Serge’s Filatov also connects with the Russian literary tradition in which the solidity and simple wisdom of an old man of the people serves as a foil for the anguished uncertainty of the educated. He recalls Platon Karatayev, the old peasant soldier, whose proverbs for every occasion sustain the troubled Pierre Bezukov during the burning of Moscow in Tolstoy’s War and Peace. He also anticipates the figure of Spiridon Yegorov, the old peasant prisoner whose moral values inspire Gleb Nerzhin, the hero of Solzhenitsyn’s The First Circle. Both these figures are reflections of the Russian tradition of populist Christianity in which the peasant, the man of the soil, is seen as the ‘real’ Russia and the repository of its spiritual values. Serge’s Filatov springs from the Russian soil too. He is the ‘grandson of a serf’. But he also reflects the impact of 20th century industrial, political and intellectual revolutions on the masses and he thus transcends traditional populist ideology. [31]

Filatov sees the world in the image of the machine: ‘I have not had time to think about the universe, comrade Filatov,’ says Romachkin, ‘because I have been tortured by injustice.’ ‘The causes of injustice,’ Filatov answers, ‘lie in the social mechanism.’ Romachkin has by now forgotten that he once dreamed of assassinating the Chief and has settled into life. He votes his approval of the execution of Tulayev’s ‘murderers’, but he is deeply troubled by his act. ‘Did I betray pity? Should I have betrayed the party if I had not raised my hand? What is your answer Filatov, you who are upright, you who are a true proletarian?’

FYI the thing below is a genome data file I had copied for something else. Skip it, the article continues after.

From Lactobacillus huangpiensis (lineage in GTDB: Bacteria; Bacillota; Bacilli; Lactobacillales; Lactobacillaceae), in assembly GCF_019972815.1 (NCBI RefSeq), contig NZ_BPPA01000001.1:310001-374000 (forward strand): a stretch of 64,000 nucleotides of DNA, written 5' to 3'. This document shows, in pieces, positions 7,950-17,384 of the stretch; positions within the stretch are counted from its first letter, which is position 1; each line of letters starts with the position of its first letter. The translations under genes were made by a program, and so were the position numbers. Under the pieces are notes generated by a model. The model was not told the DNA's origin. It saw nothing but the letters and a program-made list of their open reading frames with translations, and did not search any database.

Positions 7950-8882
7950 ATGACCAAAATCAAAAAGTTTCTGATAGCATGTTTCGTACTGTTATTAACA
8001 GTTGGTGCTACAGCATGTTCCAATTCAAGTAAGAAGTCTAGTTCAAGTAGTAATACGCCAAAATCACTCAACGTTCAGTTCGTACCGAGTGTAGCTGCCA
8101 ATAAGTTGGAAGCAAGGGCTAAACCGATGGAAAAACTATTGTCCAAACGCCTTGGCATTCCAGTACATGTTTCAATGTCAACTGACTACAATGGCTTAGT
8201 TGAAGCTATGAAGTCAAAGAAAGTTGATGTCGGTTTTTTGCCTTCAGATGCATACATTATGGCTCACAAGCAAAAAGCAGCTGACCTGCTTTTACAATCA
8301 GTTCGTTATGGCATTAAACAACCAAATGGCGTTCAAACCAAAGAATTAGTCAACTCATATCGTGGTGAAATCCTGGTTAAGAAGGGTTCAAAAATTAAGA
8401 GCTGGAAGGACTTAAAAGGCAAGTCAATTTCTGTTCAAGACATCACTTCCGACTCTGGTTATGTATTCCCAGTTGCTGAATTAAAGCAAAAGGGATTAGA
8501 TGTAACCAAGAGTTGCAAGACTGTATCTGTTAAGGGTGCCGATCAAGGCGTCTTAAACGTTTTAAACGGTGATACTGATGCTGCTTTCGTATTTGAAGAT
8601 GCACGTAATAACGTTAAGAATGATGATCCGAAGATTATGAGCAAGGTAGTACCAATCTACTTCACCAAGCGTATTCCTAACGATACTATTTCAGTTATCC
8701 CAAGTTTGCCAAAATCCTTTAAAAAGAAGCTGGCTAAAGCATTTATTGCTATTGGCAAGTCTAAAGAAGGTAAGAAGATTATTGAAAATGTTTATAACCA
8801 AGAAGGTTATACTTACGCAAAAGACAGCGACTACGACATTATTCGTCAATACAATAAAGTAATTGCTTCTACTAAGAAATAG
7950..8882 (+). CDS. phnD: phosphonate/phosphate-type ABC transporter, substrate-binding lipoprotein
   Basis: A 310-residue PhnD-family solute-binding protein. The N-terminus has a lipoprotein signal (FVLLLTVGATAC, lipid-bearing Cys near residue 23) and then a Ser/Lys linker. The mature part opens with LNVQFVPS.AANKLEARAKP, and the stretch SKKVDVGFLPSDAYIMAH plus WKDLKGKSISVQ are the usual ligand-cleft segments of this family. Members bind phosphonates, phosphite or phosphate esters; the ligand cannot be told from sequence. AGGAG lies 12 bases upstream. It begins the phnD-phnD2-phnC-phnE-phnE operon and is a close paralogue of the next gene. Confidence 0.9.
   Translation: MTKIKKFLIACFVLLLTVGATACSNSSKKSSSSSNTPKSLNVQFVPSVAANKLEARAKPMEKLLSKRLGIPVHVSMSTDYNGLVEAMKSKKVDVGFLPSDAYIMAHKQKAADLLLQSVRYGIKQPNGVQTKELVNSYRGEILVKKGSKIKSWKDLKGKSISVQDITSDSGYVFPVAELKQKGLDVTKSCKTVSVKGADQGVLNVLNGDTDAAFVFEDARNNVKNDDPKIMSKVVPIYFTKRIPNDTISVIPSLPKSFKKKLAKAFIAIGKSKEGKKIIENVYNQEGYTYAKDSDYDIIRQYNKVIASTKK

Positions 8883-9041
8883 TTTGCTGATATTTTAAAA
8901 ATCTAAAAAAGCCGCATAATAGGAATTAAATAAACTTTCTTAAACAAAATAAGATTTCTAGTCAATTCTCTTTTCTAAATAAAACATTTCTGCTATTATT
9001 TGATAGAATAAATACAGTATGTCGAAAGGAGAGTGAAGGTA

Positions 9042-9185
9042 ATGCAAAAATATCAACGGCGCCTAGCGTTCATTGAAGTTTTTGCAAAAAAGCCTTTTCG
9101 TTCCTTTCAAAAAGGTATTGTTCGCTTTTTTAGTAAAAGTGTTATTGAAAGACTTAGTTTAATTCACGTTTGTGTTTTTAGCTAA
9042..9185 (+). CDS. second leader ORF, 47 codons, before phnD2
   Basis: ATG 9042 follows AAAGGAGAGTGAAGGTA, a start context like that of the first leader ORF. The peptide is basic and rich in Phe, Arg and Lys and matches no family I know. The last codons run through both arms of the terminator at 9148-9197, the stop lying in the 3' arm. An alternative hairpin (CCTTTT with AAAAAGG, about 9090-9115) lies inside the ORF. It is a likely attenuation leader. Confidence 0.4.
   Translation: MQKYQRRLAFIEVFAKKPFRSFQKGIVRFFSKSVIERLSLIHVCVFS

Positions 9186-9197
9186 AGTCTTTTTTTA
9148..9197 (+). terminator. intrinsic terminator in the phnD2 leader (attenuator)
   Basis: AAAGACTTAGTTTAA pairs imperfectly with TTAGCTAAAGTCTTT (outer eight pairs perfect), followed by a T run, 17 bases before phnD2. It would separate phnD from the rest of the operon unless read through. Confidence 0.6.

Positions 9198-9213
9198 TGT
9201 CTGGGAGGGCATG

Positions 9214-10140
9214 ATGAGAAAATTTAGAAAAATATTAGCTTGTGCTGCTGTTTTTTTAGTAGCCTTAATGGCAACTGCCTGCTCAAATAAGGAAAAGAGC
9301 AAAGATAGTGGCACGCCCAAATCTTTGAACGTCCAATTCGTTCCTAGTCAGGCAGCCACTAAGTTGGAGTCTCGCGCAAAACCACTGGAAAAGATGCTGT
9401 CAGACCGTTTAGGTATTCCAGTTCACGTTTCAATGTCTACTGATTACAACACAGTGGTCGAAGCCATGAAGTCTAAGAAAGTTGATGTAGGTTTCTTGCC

‘The machine,’ said Filatov, ‘must operate irreproachably. That it crushes those who stand in its way is inhuman, but it is the universal law. The workmen must know the insides of the machine. Later there will be luminous and transparent machines which men’s eyes can see through without hindrance. They will be machines in a state of innocence, comparable to the innocence of the heavens. Human law will be as innocent as astrophysical law. No one will be crushed. No one will any longer need pity. But today, comrade Romachkin, pity is still needed. Machines are full of darkness, we never know what goes on inside them ...’

As long as society remains a ‘dark machine’, pity will be needed. In their heroic attempt to create a ‘transparent machine’, Serge’s old Bolsheviks experience what Engels called ‘the tragic collision between the historically necessary postulate and the practical impossibility of its realisation.’ As the dark machine crushes them, they evoke the tragic responses of admiration, pity and fear. A new generation of ‘toiling monkeys’ will take up the struggle, preserving the continuity of Serge’s collective hero, as the ‘green globe’ continues to revolve.